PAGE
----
The vast majority of the time (76.4%), parents took their eyes off the road to look at the child in the rear seat or watch them through the rear-view mirror. 16% percent of the time was spent talking with the child, 7% percent was spent helping the child, and 1% percent was spent playing with the child.
Regardless of the reason, it is never a good idea to look away from the road while driving. Yet, sometimes a child’s demands cannot be ignored, even in the car. The question for parents is: how can they safely and effectively address their children’s needs in the car?
Children often can’t tend to their needs on their own. This is where parents come in. However, a moving vehicle complicates the situation. Parents obviously want to attend to their children, but not by endangering them.
To help solve this conundrum, let’s review some recommendations for how parents can drive more safely and deal with their children’s needs:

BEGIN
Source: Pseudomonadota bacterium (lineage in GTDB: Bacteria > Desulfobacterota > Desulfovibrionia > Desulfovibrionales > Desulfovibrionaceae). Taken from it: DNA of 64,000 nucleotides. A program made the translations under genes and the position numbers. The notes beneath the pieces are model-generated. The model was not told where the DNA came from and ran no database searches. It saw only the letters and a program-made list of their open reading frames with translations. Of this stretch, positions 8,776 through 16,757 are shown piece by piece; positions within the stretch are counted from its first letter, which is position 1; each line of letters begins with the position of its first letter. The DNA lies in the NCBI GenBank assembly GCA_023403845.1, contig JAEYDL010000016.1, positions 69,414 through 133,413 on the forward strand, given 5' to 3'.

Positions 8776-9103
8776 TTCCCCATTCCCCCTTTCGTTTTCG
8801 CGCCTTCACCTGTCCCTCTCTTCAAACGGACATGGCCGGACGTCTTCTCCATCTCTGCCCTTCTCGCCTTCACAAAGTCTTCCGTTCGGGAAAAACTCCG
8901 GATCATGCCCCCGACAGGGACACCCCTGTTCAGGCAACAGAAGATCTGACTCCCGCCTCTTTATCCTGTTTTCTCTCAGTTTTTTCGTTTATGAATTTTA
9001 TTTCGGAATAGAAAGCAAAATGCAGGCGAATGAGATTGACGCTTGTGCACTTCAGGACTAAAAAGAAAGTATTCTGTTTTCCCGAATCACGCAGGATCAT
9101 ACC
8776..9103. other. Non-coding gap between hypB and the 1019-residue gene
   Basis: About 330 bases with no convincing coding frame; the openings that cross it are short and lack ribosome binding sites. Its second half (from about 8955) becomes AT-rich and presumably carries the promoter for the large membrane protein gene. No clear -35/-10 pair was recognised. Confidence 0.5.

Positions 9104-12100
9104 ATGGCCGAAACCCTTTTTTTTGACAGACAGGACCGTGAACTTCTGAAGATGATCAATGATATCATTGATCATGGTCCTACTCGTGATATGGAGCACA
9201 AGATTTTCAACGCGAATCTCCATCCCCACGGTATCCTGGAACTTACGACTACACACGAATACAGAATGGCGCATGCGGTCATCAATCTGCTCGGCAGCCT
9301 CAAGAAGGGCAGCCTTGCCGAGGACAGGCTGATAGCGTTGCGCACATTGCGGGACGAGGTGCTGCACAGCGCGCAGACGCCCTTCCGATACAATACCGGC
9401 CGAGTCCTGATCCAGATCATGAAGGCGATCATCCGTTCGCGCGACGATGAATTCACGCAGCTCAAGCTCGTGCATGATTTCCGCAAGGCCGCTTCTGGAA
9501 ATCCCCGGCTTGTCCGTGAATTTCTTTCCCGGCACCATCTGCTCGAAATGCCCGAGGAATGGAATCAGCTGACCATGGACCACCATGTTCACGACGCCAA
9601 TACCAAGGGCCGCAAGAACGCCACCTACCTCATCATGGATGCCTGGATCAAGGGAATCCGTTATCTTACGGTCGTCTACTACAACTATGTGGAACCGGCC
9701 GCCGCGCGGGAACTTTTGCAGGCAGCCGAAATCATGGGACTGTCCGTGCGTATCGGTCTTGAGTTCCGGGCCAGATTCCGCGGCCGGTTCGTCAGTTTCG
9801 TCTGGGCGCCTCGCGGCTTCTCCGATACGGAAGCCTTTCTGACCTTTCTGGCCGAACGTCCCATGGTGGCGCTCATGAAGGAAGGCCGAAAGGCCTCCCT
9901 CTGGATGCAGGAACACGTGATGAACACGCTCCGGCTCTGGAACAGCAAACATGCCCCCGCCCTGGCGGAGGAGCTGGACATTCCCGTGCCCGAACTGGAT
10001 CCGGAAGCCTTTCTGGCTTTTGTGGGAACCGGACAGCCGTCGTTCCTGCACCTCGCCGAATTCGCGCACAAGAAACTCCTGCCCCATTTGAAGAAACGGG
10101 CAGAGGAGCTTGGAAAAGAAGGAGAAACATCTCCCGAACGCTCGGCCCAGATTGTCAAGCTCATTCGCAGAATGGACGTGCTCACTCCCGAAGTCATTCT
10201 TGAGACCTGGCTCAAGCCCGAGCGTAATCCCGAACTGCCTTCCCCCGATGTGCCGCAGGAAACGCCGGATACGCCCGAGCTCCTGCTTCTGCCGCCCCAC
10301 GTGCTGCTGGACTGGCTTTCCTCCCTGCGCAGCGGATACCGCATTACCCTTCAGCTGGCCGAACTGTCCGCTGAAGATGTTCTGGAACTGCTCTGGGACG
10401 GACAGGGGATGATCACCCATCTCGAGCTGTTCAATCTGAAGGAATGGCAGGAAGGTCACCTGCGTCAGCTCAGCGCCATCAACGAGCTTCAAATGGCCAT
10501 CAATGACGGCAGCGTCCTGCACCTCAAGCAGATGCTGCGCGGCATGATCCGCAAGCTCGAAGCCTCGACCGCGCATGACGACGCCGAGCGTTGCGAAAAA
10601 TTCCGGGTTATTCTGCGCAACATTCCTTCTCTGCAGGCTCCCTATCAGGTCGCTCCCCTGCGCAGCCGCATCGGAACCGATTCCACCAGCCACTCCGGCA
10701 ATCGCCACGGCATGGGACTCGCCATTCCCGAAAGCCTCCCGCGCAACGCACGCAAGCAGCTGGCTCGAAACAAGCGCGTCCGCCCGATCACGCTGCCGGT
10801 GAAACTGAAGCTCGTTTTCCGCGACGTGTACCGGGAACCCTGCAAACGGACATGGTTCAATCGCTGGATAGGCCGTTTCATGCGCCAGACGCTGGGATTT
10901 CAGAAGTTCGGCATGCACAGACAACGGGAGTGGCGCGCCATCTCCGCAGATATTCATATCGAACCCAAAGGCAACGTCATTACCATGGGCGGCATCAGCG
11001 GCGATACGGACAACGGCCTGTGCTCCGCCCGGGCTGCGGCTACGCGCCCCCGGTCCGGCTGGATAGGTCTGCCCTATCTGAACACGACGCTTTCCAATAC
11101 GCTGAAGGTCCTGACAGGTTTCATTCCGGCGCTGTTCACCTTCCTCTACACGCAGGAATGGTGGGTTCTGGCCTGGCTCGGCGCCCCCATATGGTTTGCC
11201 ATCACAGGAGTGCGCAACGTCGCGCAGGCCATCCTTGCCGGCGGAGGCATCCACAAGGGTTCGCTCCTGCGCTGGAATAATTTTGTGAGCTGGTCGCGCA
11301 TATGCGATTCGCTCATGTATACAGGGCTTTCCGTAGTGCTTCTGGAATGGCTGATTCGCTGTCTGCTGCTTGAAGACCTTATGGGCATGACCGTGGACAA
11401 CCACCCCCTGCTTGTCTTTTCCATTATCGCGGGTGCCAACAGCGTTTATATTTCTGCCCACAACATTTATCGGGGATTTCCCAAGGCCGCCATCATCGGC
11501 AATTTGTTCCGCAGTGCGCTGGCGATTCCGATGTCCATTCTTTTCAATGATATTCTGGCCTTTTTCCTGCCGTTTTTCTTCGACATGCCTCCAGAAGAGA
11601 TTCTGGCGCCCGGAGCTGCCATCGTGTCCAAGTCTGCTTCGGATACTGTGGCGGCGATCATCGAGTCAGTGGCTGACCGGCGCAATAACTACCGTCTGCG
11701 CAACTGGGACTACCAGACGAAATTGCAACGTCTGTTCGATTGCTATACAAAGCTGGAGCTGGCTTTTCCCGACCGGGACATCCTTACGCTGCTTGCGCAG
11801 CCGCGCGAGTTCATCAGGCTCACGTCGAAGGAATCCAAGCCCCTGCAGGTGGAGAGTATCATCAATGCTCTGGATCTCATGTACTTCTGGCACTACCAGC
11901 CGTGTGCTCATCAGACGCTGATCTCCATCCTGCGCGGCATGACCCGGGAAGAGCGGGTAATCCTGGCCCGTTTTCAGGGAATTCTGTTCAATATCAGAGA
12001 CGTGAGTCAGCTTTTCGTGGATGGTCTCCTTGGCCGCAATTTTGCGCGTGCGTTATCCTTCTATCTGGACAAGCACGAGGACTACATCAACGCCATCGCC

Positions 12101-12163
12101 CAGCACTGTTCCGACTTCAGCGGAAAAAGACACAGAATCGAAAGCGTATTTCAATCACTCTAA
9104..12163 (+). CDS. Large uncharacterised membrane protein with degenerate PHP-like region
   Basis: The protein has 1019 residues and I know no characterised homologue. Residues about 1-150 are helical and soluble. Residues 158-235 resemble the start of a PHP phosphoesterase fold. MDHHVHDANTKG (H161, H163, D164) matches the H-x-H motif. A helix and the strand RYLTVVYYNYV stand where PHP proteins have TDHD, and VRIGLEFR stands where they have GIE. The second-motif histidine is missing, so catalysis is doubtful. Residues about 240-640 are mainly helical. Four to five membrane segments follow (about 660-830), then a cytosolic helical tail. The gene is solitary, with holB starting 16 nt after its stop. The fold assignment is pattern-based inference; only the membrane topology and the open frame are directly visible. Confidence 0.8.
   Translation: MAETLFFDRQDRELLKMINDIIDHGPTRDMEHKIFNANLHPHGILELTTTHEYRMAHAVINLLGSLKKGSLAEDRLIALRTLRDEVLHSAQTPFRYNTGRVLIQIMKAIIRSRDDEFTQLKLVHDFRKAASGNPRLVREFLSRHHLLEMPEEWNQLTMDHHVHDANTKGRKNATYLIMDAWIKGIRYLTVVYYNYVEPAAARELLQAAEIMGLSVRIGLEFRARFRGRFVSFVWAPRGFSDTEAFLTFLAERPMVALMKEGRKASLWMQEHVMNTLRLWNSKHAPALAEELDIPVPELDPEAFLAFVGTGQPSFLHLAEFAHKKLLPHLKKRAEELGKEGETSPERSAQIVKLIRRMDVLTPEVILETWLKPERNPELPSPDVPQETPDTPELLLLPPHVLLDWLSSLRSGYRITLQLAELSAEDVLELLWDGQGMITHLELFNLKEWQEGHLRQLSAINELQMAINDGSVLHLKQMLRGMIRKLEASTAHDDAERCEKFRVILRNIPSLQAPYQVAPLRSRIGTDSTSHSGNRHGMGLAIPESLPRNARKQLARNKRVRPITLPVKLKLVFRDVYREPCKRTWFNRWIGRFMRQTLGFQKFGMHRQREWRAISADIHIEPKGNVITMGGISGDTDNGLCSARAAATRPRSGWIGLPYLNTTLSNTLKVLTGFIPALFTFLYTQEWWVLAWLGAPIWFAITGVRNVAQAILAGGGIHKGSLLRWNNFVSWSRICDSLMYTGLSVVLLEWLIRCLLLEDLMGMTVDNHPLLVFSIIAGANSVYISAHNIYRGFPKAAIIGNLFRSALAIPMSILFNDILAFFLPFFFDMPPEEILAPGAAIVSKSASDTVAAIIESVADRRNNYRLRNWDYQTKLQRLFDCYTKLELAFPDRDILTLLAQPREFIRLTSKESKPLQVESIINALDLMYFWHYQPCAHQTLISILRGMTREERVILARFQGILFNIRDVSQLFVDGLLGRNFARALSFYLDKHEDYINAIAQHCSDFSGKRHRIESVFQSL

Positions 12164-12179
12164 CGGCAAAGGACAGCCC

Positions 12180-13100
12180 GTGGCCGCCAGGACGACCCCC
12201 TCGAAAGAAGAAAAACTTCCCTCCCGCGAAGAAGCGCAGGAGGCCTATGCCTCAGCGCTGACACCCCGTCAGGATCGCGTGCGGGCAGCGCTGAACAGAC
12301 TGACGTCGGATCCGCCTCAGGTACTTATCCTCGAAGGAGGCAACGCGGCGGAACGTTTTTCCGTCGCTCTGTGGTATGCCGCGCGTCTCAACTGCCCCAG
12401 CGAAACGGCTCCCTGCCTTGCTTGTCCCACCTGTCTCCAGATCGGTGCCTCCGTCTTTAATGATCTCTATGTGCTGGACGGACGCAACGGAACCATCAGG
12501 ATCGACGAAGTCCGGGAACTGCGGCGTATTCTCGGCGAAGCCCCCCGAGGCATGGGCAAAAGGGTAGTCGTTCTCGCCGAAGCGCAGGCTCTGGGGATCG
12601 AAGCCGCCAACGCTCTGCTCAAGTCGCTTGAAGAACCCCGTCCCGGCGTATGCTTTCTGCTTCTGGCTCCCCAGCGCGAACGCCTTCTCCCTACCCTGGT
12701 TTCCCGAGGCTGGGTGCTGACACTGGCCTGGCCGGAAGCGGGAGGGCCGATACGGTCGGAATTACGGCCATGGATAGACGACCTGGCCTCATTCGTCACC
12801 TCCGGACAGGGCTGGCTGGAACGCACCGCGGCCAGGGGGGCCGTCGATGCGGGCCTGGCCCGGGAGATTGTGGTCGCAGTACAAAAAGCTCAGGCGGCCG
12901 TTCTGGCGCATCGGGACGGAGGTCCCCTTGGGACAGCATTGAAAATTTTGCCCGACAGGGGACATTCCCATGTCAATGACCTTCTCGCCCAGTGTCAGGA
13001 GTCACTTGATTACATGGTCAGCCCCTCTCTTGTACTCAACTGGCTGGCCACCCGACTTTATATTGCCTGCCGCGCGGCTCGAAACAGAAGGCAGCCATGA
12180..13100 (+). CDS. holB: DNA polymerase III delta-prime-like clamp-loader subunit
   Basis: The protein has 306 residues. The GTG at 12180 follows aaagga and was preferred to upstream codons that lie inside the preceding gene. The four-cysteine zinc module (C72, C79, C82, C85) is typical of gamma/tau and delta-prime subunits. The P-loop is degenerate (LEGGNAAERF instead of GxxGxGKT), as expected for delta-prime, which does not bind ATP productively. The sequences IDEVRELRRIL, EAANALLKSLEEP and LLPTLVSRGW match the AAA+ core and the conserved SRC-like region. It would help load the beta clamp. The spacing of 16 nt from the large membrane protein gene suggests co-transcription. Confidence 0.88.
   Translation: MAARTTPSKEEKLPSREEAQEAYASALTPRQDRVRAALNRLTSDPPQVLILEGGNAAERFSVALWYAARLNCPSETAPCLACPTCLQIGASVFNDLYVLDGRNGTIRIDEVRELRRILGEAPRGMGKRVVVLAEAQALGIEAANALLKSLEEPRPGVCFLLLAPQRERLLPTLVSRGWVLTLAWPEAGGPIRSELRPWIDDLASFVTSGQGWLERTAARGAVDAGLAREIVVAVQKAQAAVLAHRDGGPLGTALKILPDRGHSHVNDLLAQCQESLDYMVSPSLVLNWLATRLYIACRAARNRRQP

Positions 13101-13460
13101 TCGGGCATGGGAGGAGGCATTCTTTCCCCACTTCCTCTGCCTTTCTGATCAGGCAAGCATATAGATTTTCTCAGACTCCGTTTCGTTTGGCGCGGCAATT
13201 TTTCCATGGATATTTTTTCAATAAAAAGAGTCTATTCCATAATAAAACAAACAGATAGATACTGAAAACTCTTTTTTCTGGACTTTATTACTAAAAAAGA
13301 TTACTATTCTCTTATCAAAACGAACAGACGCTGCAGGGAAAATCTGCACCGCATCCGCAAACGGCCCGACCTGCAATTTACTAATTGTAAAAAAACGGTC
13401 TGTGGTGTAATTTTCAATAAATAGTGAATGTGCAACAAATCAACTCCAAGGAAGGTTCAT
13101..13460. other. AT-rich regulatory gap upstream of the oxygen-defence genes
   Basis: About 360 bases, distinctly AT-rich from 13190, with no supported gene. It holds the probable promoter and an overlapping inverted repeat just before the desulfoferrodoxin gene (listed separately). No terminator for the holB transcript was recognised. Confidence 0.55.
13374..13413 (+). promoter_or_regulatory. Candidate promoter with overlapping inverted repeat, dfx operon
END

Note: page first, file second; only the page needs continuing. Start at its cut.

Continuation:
America is a big country and not every driver you share the road with will be as responsible as you are. Even if you avoid distractions yourself, you can’t account for the behavior of all the other drivers on the road. The highway is a dangerous place for you and your children.
If you have questions about the a driver’s duty of reasonable care, car wrecks or about bringing a personal injury claim contact us or check out our legal blog cover topics ranging from duties of care to divorces to bankruptcy.
If you or a loved one are injured in a car accident, the attorneys at Hurst & Hurst can help. Our firm can determine if you have viable claim and assist in determining if the potential Defendant was reckless or distracted while driving. There is no up-front cost to hire a Hurst & Hurst attorney, and you will never pay a cent unless there is a favorable outcome to your case. Contact us at (859) 209-2101 if you have questions or want to speak to an experienced personal injury attorney now.